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The Chinese Mirage
by James Dunnigan
September 22, 2010

While China has two of its new 094 class SSBNs (ballistic missile carrying nuclear subs) in service, they are still undergoing tests, and not doing any patrols. These boats have been in development for a decade now. The first one was launched six years ago, and was thought to be ready for service three years ago. The 094 is similar to the 093 class SSN (nuclear attack sub), which looks a lot like the three decade old Russian Victor III class SSN design. Taking a SSN design and adding extra compartments to hold the ballistic missiles is an old trick, pioneered by the United States in the 1950s to produce the first SSBNs. The Chinese appear to have done the same thing with their new SSN, creating a larger SSBN boat of 9,000 tons displacement. These SSBNs are armed with twelve JL-2 ballistic missiles and six torpedo tubes. Priority was apparently given to construction of the 094, as having nuclear missiles able to reach the United States gives China more diplomatic clout than some new SSNs. But mastering all the technologies required for a successful SSBN has proved daunting. The Chinese are not in a rush to put a problem ridden boat in service, and are working out all the problems first.

Their first generation SSBN, the 6,500 ton 092, entered service in the early 1980s, as a stretched version of the 091 class SSNs. The 091s were more dangerous to their crews than to any enemy. Radiation leaks and general unreliability made these boats, which entered service in the 1970s, much feared by Chinese sailors. The 092 SSBNs had only four missile tubes, and rarely went to sea. The Chinese spent a lot of time developing solutions to all these problems, before building the following 093 and 094 classes.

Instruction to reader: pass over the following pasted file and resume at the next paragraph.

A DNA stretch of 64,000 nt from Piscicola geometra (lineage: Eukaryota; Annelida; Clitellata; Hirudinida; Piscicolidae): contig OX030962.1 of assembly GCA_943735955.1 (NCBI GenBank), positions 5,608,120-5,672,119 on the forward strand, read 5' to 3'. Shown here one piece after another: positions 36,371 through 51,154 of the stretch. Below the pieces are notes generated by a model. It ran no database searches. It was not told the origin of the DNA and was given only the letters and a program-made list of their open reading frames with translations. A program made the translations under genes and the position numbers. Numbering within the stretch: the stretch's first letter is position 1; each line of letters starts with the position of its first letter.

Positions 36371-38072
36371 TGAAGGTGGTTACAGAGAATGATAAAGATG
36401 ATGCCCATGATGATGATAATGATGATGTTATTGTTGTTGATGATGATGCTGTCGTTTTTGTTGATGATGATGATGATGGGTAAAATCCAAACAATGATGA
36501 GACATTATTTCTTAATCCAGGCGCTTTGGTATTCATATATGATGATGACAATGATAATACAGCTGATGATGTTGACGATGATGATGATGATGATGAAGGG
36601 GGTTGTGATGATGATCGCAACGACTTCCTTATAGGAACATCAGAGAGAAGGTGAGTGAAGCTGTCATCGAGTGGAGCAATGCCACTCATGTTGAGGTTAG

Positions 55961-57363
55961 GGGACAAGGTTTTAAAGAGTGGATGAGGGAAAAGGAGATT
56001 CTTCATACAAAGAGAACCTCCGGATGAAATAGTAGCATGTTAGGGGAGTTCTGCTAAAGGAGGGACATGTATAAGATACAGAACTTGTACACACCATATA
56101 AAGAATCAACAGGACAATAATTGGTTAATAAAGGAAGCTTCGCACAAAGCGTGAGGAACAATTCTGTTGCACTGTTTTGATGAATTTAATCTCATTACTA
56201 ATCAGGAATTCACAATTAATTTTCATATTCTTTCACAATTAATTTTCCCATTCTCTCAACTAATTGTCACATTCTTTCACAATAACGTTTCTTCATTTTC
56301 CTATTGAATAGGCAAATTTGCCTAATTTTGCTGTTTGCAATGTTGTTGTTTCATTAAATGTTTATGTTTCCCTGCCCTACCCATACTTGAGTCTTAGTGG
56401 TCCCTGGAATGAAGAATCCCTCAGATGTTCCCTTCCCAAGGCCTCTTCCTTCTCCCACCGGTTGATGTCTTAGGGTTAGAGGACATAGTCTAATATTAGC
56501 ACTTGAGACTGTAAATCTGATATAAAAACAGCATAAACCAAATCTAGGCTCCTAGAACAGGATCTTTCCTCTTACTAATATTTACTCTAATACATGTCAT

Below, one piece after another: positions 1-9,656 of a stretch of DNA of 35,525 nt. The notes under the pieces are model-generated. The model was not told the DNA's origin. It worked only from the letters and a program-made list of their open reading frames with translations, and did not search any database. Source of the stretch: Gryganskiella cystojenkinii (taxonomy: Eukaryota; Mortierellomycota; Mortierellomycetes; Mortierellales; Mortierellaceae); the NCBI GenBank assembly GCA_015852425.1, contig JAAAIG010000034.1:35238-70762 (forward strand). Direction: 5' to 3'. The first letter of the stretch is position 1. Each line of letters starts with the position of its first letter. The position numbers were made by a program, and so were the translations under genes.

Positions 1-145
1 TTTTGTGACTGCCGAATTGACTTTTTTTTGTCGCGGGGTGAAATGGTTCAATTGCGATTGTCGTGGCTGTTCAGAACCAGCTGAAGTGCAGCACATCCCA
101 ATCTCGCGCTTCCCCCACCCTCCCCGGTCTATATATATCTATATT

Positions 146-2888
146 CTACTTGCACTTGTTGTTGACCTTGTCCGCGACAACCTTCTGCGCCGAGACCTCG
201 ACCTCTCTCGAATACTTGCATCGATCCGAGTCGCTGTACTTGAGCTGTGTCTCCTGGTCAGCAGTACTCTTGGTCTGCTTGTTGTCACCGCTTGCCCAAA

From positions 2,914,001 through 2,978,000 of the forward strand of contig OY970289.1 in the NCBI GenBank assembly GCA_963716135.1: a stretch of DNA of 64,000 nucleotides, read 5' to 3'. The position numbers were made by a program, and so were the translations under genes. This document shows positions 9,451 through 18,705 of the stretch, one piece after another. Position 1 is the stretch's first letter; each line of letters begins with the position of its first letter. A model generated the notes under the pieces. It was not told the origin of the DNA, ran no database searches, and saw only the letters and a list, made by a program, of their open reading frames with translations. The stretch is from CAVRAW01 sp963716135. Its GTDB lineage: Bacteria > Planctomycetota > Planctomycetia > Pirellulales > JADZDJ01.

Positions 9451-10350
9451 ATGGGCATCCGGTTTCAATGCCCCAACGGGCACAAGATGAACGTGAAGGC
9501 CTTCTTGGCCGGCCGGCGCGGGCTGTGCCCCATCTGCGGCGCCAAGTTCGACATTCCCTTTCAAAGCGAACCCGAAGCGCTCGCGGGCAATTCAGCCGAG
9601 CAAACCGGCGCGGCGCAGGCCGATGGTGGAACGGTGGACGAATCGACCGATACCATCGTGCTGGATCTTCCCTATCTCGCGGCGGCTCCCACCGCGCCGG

China is also having problems with its JL (Julang) 2 SLBM (Sea Launched Ballistic Missile). The 42 ton JL-2 has a range of 8,000 kilometers, and would enable China to aim missiles at any target in the United States from a 094 class SSBN cruising off Hawaii or Alaska. The JL-2 is a navalized version of the existing land based 42 ton DF-31 ICBM. The JL-2 was supposed to have entered service two years ago, but it is still failing test launches.

There are three more 094s under construction, but they are not much good unless their JL-2 missiles are ready for deployment. Things often go wrong while developing SLBMs, as the Russians learned with their latest SSBN design (the Borei). The Russian SLBM originally designed for the Borei did not work, and a new one (the Bulava), based on a successful land based ICBM (the Topol M series) was used instead. But this required rebuilding of the missile tubes in the new subs, thus delaying construction. Then they found that the Bulava did not work very well. While the land based version was quite reliable, the modifications necessary to turn it into the Bulava introduced a lot of failures.

China is now having similar problems with its JL-2. The final round of tests revealed several problems, and the missile has not been working when launched. Unlike the Topol/Bulava, the land based DF-31 the JL-2 was based on was not particularly reliable. This appears to be one of the causes of the problems with the JL-2. As a result of these problems, and perhaps others with the SSBNs, there were no Chinese SSBN patrols last year. This has been a pattern for several decades now. While the Chinese have SSBNs in service, they rarely send them to sea.


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